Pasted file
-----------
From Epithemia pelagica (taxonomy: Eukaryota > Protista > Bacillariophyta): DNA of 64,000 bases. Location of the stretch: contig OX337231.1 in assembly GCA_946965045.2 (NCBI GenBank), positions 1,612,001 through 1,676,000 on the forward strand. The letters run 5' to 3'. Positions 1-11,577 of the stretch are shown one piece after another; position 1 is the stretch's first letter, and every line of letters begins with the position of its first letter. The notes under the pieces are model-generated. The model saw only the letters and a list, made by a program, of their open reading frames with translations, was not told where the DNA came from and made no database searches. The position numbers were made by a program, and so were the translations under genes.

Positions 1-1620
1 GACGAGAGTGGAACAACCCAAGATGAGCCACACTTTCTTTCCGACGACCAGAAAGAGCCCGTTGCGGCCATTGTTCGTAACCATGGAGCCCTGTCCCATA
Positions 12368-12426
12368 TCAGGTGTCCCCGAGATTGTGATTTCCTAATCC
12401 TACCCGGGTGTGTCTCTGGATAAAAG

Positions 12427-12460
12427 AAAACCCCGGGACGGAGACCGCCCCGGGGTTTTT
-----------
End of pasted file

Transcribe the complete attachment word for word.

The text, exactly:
From Epithemia pelagica (taxonomy: Eukaryota > Protista > Bacillariophyta): DNA of 64,000 bases. Location of the stretch: contig OX337231.1 in assembly GCA_946965045.2 (NCBI GenBank), positions 1,612,001 through 1,676,000 on the forward strand. The letters run 5' to 3'. Positions 1-11,577 of the stretch are shown one piece after another; position 1 is the stretch's first letter, and every line of letters begins with the position of its first letter. The notes under the pieces are model-generated. The model saw only the letters and a list, made by a program, of their open reading frames with translations, was not told where the DNA came from and made no database searches. The position numbers were made by a program, and so were the translations under genes.

Positions 1-1620
1 GACGAGAGTGGAACAACCCAAGATGAGCCACACTTTCTTTCCGACGACCAGAAAGAGCCCGTTGCGGCCATTGTTCGTAACCATGGAGCCCTGTCCCATA
Positions 12368-12426
12368 TCAGGTGTCCCCGAGATTGTGATTTCCTAATCC
12401 TACCCGGGTGTGTCTCTGGATAAAAG

Positions 12427-12460
12427 AAAACCCCGGGACGGAGACCGCCCCGGGGTTTTT